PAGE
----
16:46 GMT +325 March 2019
Listen Live
    A man stands in front of the Djingareyber mosque on February 4, 2016 in Timbuktu, central Mali.

    Insufficient Funds: Sweden Drops Largest African Intel Unit, UN Commitment

    Get short URL

    Despite the deteriorating situation in the African nation of Mali, the Swedish contingent of about 250 soldiers, which is part of a major UN mission and was intended to continue until at least 2022, will be closed down next year due to insufficient funding. The initiative's annual cost has been estimated at about $105 million.

    Sweden will withdraw its intelligence unit from the UN operation in Mali in 2019, the newspaper Metro revealed.

    The 250 Swedish soldiers are currently part of the UN Minusma initiative and the Nordic country's largest UN commitment. The majority of them are stationed at Camp Nobel located north of the capital city Bamako, which is part of a larger UN camp, where several other nations also have their base.

    The Swedish initiative started in 2014 as part of the ongoing UN effort to secure the African country against various Islamist groups. The idea was to continue until 2022, but the Swedish base will be shut down completely for financial reasons. The annual cost of the Swedish presence in Mali has been estimated at between SEK 800 and 900 million a year ($95-105 million)

    ​"With the framework given by the Ministry of Defense, we cannot finance an independent contribution within the camp. There's simply not enough money," Lieutenant Colonel Anders B. Svensson of the Command Staff's Targeting Department told Metro.

    A report on Sweden's Mali effort by the Total Defense Research Institute (FOI) has evaluated the Swedish contribution as "over-qualified," which resulted in the UN being unable to fully process the notifications by the Swedish staff.

    "It has emerged is that intelligence production has been too ambitious in relation to what the UN is capable of managing, and has only had limited impact on the ability to absorb and utilize it effectively," FOI security analyst and the head of African studies Karolina Gasinska said.

    However, Gasinska also argued that the Swedish contribution had had a very positive effect in the role of a classic peacekeeper, with a high presence among local population and considered to be very professional in its role.

    READ MORE: Too Few Women in Power: Feminist Sweden Schools NATO on Gender Equality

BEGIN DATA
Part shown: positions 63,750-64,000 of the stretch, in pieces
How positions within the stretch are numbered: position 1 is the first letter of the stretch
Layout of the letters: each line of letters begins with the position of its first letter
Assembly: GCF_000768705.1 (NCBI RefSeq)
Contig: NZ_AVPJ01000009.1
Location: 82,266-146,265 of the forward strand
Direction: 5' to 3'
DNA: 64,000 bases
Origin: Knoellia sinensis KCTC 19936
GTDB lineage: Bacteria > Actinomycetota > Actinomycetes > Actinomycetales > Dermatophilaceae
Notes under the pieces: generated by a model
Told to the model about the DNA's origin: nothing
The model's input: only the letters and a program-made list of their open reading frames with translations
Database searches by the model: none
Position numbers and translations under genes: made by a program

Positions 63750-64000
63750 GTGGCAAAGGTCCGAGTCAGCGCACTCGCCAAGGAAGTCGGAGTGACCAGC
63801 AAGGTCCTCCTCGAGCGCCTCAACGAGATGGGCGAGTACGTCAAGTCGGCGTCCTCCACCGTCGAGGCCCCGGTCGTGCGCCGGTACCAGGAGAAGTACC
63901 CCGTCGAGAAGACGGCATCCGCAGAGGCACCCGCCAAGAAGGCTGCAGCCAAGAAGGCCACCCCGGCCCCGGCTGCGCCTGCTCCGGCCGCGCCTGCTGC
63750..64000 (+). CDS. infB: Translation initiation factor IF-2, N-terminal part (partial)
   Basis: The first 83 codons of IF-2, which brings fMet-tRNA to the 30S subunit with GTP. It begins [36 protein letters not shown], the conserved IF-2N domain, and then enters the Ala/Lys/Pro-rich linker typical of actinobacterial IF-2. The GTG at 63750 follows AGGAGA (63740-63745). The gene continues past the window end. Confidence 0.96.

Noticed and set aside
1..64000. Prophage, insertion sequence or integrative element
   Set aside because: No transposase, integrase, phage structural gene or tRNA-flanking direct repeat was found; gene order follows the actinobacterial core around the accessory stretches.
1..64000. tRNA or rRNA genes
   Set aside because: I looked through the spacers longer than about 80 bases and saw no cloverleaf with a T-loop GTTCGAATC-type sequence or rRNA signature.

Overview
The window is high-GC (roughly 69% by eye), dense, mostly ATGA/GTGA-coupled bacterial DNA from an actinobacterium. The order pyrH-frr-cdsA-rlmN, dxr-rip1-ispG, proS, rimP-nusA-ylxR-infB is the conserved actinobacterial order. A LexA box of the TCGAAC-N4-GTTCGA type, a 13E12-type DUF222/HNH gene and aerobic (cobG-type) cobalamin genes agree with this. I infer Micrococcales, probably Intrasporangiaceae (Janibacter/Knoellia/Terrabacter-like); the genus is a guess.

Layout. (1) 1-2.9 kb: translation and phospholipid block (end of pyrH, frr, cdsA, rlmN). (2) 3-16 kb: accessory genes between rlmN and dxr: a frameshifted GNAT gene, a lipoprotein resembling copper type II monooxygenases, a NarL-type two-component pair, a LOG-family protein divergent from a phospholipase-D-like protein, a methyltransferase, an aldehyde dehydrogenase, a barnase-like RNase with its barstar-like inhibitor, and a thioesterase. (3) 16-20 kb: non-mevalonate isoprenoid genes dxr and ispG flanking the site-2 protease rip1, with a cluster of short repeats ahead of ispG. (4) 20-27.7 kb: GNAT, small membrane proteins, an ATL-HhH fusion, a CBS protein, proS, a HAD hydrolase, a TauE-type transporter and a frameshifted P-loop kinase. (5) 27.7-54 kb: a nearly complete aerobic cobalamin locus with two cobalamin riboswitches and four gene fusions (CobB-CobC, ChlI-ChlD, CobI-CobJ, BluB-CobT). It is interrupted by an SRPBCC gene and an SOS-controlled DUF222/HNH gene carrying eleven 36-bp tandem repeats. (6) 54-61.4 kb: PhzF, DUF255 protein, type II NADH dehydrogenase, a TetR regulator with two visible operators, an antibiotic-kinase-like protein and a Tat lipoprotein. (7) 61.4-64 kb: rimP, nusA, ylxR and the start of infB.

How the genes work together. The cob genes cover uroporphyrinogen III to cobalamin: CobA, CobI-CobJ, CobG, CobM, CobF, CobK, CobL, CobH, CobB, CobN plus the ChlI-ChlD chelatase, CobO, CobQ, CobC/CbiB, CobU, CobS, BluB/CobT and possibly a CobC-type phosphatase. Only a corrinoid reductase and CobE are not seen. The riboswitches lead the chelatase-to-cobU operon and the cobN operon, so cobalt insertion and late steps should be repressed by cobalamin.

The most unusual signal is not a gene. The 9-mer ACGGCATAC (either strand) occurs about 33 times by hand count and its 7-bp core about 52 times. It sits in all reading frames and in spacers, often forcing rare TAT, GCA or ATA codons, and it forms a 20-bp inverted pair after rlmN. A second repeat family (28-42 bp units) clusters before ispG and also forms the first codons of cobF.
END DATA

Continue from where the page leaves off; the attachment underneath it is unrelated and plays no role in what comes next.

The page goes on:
According to Gasinska the dismantling of the Swedish force is aimed at boosting Sweden's own protection.

    "The security situation in our immediate surroundings has changed and they want to bring staff home. As the Armed Forces put it in their latest budget, a continued contribution [in Mali] is considered to have negative effect on reaching the overall goal, which is to protect Sweden," Gasinska told Metro.

    At the same time, the situation in the African country has worsened dramatically, and the Swedish withdrawal could possibly have a negative impact on the country's security, as civilians remain the main target for attacks.

    ​That said, it is still not impossible for other military personnel to remain in Mali, according to Svensson.

    "If we are to remain in Mali, we must do something other than an Intelligence-Security-Reconnaisance task force, ISR. We may be able to afford some kind of contribution with the money we have received, but we are struggling to run our own camp," Svensson clarified.

    Minusma or United Nations Multidimensional Integrated Stabilization Mission in Mali is considered to be the among UN's most dangerous missions in the world. The Swedish staff have been subjected to several attacks as well.

    The UN sent a mission to Mali in 2013 after an offensive by Islamic radicals led to the capture of many cities in the country's Tuareg-populated north, following which sharia laws were introduced and ambitions to create an independent state were voiced.


    Too Few Women in Power: Feminist Sweden Schools NATO on Gender Equality
    United Nations, Mali, Sweden
    Community standardsDiscussion
    Comment via FacebookComment via Sputnik